person of the patient.
 Equally important are the counselor’s nonverbal behaviors.
 Physically attending behaviors such as smiling, leaning forward, making
eye contact, gesturing, and nodding one’s head are effective nonverbal
ways of conveying to patients that the counselor is interested in and open
to them.
 5 nonverbal skills in initial attending (SOLER):
S- S is the reminder to face the patient squarely, that is, the counselor
shows interest and involvement in the patient.
O- O is the reminder to adopt an Open posture, free from crossed arms
and legs and showing nondefensiveness.
L- L reminds the counselor to lean toward the client. However, leaning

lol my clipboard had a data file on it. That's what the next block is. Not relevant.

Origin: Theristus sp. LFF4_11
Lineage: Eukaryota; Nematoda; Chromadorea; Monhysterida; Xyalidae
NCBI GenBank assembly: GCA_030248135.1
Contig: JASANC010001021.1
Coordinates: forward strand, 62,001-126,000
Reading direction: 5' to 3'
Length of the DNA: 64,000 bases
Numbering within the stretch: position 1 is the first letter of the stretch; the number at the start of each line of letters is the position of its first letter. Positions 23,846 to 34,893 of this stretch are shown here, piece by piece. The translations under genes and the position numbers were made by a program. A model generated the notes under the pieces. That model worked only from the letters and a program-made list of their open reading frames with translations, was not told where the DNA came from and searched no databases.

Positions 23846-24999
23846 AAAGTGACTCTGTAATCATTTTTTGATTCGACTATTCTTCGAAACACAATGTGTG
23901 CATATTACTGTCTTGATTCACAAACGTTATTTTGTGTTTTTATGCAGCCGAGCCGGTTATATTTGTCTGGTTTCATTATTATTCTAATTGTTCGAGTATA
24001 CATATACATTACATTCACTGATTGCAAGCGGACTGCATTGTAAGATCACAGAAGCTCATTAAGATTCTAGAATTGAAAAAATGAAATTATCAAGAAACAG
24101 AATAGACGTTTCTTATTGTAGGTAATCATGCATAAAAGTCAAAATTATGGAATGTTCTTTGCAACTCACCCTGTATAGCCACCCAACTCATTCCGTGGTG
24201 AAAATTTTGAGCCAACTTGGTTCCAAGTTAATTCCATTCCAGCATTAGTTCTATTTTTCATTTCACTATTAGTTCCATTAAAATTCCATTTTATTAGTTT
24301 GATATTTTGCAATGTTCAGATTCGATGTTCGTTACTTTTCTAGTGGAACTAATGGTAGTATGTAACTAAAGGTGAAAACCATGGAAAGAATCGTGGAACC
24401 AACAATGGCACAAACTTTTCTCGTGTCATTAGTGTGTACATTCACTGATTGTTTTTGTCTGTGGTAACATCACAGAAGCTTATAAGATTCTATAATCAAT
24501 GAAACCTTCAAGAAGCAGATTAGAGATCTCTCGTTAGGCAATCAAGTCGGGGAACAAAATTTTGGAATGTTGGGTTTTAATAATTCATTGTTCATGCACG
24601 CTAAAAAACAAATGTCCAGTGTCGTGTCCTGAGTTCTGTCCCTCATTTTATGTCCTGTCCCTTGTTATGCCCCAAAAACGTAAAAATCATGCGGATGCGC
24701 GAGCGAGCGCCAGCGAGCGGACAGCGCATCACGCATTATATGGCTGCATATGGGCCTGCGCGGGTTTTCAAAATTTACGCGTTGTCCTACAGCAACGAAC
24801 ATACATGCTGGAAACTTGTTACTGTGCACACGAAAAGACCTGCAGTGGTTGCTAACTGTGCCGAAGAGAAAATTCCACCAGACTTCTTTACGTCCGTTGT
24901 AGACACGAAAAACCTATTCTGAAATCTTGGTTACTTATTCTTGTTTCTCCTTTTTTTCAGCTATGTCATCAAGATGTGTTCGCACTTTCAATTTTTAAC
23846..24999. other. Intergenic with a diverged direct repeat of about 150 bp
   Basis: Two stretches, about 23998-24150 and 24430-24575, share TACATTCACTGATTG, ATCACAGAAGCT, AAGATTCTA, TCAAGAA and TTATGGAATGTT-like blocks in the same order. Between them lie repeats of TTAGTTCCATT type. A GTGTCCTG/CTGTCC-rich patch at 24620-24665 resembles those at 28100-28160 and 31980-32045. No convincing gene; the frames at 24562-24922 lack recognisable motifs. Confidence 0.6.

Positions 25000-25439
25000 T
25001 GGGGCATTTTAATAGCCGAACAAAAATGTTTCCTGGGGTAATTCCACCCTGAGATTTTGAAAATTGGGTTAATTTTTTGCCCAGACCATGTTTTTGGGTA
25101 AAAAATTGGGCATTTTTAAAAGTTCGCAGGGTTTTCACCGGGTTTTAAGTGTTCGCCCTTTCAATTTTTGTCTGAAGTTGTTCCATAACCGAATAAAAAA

too far forward and being too close may be frightening, whereas leaning
too far away indicates disinterest. The counselor needs to find a middle
distance that is comfortable for both parties.
E- E represents Eye contact. Good eye contact with most patients is a sign
that the counselor is attuned to the patient. For other patients, less eye
contact or even no eye contact is appropriate.
R- R is the reminder to the counselor to Relax. A counselor needs to be
comfortable.

Unhelpful Behavior(Verbal):

 Interrupting
 Advice giving
 Preaching
 Blaming
 Extensive questioning
 Demanding
 Patronizing attitude
 Over interpretation
 Using jargons
 Straying from the topic
 Overanalyzing
 Talking about self too much
 Minimizing or disbelieving

Unhelpful Behavior(nonVerbal):
 Looking away
 Sitting far away or turned away
 Frowning
 Tight mouth
 Shaking pointed finger
 Distracting gestures
 Yawning
 Closing eyes
 Unpleasant tone of voice
 Rate of speech too slow or too fast
 Acting rushed